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FORUMS Photography Talk by Genre Glamour & Nude Talk 
Thread started 27 Jun 2017 (Tuesday) 00:29
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How to find models for glamour, boudoir/nude photo shoot ?

 
gacon1
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Jun 27, 2017 00:29 |  #1

Hi all,
Would you mind share tips how to find models for glamour, boudoir/nude photo shoot?
I live in California, San Francisco Bay Area.
I did go to model mayhem and search for models there, but it didn't work out.
Some never show up, another show up but look like she is "in a hurry", wants the shooting end as fast as possible, get the money and leave !
The professional models look like they don't care of newbie photographers.

How about we create a club (ex: boudoir photography) where members in that area can meet like once a month, hire models (share the cost) or bring friends to the photo shoot and shoot together ?

Thank you all.




  
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charlemagne
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Jun 27, 2017 01:33 |  #2

as we started this discussion as a private conversation, gacon1 and me, I'll respond first:

to be totally honest, I thought that it would be easier in California. I work with both payed models as volunteering models (both get digital images in limited resolution). Payed models are mostly taking their jobs very seriously, I only once had a model that was 'in a hurry', not my best cooperation, indeed. On the other hand the payed models are available 'for money', so not too hard to find them. (in Europe we have Facebook groups reuniting models, photographers, make up artists. Young people are getting more and more prude, or prudish, in my opinion, so indeed it is hard to find young women willing to pose nude, and to have their images published on the net. Most volunteering models i work with like my style, and are willing to cooperate because of this. I still have them 'filter' my images after the shoot, although I work with a contract, they still get to see the images before publishing. I also allow them to choose a nickname, and I will never link to their profiles on FB. In this way I try to protect them from improper public/private reactions.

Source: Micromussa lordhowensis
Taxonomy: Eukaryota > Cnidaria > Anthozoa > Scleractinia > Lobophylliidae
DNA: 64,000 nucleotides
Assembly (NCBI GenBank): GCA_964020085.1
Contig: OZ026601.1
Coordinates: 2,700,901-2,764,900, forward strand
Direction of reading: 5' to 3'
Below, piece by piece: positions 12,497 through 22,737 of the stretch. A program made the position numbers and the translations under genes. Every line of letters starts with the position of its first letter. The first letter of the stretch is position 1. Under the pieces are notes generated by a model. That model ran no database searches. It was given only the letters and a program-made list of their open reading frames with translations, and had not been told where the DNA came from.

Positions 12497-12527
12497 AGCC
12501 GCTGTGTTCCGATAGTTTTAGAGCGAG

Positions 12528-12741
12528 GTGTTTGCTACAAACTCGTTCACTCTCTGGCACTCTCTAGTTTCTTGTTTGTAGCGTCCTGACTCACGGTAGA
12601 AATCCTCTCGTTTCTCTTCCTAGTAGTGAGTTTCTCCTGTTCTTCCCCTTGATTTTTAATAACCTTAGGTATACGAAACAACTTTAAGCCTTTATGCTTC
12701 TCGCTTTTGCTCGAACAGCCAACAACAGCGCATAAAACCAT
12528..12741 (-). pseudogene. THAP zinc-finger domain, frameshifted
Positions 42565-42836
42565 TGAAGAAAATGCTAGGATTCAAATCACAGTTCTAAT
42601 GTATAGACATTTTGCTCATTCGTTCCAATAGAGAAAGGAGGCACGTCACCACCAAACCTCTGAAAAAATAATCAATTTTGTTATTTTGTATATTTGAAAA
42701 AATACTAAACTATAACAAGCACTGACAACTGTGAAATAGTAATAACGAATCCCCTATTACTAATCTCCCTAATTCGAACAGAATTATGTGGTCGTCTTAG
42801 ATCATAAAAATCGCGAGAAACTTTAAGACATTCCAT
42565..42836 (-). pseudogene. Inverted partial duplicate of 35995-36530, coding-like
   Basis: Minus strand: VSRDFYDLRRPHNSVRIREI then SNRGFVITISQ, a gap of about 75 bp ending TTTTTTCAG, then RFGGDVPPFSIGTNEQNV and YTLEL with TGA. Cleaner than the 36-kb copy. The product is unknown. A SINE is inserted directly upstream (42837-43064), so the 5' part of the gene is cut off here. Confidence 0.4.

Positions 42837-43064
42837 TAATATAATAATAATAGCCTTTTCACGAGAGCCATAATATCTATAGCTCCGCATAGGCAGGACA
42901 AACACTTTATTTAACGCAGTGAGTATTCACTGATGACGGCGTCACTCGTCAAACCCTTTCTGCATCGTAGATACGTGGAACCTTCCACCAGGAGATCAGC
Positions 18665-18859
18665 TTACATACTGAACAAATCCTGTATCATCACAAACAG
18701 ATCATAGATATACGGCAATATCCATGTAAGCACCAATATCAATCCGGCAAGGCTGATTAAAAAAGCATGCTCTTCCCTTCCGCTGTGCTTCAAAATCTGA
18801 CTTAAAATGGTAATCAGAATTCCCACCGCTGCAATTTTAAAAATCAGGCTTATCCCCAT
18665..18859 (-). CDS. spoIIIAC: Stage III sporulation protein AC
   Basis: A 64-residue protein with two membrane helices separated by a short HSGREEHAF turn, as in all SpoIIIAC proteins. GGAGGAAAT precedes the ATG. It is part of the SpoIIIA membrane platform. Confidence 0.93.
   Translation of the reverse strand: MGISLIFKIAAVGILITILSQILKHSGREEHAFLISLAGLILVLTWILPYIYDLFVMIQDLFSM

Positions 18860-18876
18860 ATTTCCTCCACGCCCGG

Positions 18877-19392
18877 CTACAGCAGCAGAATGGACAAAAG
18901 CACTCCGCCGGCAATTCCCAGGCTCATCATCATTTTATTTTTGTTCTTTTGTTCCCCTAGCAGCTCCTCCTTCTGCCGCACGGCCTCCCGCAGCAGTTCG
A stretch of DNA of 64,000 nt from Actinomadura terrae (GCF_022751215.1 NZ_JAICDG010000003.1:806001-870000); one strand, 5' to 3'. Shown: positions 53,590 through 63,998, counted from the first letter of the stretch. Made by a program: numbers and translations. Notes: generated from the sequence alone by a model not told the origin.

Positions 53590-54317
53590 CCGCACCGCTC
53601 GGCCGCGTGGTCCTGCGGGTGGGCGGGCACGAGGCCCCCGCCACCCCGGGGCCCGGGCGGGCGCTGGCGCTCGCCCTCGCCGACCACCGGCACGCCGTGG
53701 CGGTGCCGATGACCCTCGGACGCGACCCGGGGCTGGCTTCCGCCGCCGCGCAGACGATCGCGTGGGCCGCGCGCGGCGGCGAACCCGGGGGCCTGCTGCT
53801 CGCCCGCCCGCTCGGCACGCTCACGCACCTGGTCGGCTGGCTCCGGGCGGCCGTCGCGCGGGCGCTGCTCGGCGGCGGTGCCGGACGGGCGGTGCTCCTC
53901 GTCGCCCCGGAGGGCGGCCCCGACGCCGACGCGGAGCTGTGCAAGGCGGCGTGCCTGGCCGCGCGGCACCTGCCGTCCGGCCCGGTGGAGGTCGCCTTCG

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tdlavigne
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Jun 27, 2017 17:18 |  #3

Assuming you're new and building your portfolio, then money is the easy answer. You just have to stand your ground and stick to your guns if you're paying. Understand that YOU ARE THE BOSS. If the model shows up and wants to leave early, then let her leave. And then refuse to pay her, or prorate the payment for the time she actually was there. If she (or he) shows up and is lollygagging around and half-assing it, then send them home as soon as it's clear you're wasting your time. For glamour especially, the professional models don't care if you just bought your camera that day. You just have to use your spidey-sense and make judgement calls based on portfolio, word of mouth, and pre-shoot communication as to whether or not the model would be a good fit.

Hiring friends to share the cost is usually pointless IMHO. You'll get half a dozen guys to all shoot one model, they'll all shoot at once, the model won't know where to look, or will be rushed and there'll be no creative collaboration so far as where to pose, how, etc. There's a reason why these types of shoots are usually referred to as "gangbangs". It's generally not pleasant for anyone involved. One complaint I would hear a lot from photographers who did such things was that at the end of the day, everyone got the same shots, that is: model is on a nice chaise lounge, maybe with a decent lighting setup that someone went through the trouble of arranging....and then every photographer there took turns shooting over one anothers shoulders in a frenzy, and now that cool shot you think you got is very similar to 40-50 others that are now being posted online.